Horror-story cliches re-re-re-regurgitated for your boo-ing pleasure:
1. Ghost woman in white sari
2. Haunted banyan tree
3. Haveli in sunsaan ilaaka
4. Black cat
5. Evil cackling that is never really explained
6. Shower scene
7. Women in unbelievably lacy nightgowns that billow eerily behind them
8. Only one chattering idiot knows the truth, the others just wander blithely down dark corridors
9. Surprise terrifying twist in the end that only everybody saw coming
10. Another 'Factory Product' that should have remained a trailer
When the posters say this movie "will kill you", they speak the truth. Fear won't seize your heart at any point, but boredom will definitely glue your brain shut.
Surely, you think, it couldn't have been that bad? No actually it wasn't. For instance, not all the details were clichéd. The ghost-woman wasn't in a white sari, she was in a dirty brown one. The banyan tree is not haunted; it's the one doing the haunting. Yes. And ghostly vegetation is the least of the problems.
When the Raos move into their dream home many miles away from civilization and a decent plot, little do they know that the tree in their front yard has a strange sense of humor. It's not clear why this venerable, gnarled giant is so amused, but there's a lot of chuckling going on of the kee-kee-kee kind. This can get insanely annoying once your hearing comes back.
The sound effects of the film are fascinatingly bizarre. Maybe they overshot the budget and didn't have enough for a professional, so they gave Pandu a few empty popcorn bags and asked him to burst them at short intervals or whenever he damn well felt like it. So at the most innocuous of times, a loud shot is heard for no humanely-acceptable reason.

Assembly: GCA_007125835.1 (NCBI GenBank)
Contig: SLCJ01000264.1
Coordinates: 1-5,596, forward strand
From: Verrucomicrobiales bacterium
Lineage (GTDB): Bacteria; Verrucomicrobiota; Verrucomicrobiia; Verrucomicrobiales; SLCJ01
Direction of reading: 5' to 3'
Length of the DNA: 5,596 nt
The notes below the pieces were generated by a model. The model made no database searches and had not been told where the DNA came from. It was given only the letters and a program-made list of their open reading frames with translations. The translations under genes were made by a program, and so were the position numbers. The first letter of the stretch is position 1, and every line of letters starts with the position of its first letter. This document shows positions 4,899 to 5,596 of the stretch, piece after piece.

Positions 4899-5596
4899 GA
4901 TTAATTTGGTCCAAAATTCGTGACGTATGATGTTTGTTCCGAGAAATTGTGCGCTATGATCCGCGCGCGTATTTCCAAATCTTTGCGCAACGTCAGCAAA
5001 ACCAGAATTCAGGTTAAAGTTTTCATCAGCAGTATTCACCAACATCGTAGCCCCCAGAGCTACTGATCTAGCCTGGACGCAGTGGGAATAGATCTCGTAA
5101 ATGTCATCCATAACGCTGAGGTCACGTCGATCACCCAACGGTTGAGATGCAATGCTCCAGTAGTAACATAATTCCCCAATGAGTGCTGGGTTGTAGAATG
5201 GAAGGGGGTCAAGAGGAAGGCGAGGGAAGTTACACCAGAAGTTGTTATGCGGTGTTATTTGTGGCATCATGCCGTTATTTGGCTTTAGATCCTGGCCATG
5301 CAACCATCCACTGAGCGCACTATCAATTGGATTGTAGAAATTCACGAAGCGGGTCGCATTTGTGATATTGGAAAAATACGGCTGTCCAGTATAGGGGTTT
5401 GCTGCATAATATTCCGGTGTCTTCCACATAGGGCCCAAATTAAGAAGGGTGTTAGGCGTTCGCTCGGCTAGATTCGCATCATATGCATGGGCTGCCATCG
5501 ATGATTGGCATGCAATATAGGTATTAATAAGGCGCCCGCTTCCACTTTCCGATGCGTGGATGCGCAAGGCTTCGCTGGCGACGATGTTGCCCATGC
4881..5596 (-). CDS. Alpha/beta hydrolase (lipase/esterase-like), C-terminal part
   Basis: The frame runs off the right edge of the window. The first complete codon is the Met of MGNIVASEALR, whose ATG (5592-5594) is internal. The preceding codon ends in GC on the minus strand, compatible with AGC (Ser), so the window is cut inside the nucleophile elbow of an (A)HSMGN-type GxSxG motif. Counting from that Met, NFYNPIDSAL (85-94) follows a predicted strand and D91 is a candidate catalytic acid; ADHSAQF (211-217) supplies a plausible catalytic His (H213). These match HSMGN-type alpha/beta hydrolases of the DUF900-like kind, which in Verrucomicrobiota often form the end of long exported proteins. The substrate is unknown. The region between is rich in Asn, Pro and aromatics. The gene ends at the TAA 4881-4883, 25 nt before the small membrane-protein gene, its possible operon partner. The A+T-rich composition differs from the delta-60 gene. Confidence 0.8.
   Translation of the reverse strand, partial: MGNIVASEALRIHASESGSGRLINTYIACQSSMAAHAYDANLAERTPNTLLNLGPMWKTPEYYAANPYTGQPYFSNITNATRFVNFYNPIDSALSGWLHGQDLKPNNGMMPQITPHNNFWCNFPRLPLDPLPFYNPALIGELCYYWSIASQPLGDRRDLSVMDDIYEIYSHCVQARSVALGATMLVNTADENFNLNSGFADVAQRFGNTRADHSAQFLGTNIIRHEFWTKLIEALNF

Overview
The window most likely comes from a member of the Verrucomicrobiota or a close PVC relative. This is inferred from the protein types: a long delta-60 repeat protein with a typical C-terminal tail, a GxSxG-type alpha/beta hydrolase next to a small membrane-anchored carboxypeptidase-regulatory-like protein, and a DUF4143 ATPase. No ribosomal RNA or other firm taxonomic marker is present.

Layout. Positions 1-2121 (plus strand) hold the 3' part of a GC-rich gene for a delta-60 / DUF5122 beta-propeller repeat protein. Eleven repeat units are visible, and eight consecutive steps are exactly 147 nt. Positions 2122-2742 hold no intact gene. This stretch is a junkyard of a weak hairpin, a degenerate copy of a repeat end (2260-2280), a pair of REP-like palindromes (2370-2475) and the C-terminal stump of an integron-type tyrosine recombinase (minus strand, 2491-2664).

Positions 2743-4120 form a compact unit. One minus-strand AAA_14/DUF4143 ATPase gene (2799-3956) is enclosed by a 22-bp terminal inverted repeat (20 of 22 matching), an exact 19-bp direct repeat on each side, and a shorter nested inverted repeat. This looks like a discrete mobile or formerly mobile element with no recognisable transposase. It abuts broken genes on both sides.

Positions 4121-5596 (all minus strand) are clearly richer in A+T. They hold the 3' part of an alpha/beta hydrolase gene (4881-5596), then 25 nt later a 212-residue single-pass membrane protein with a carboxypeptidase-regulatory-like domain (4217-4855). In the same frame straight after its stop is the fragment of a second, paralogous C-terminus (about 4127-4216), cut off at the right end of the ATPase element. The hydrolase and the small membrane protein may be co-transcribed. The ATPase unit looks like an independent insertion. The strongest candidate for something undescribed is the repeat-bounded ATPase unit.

Anyway, so let's not abandon the Raos and their little boy, Rohan, who soon makes friends with the ghosts in the tree. Then, one night, Jhil (Sushmita Sen, tragically wasted) sees a ghost in regulation uniform, peeking rudely through her window. A drink of water later, she and her husband (Chekrvarthi) decide it was just her imagination.
But they cannot similarly explain the steady dying of people around them. First the boy's bai becomes roadkill. Then Jhil's sister and her boyfriend are murdered in a cheesy sequence. And then, to top it all, a madman (Rajpal Yadav, too little, too late) follows Jhil to office every day screaming gloomy prophesies about her family's death. Who wants to hear that morning-morning?
So the madman is ignored until almost everyone dies. Then there's a zombie-reunion of some sort (Class of 1996, lookin' gooood!). Then there's that amazing twist in the tale that everybody saw coming.
On the whole, a movie with no chills, thrills, spills, or even, gills. Just the little fright engine that couldn't.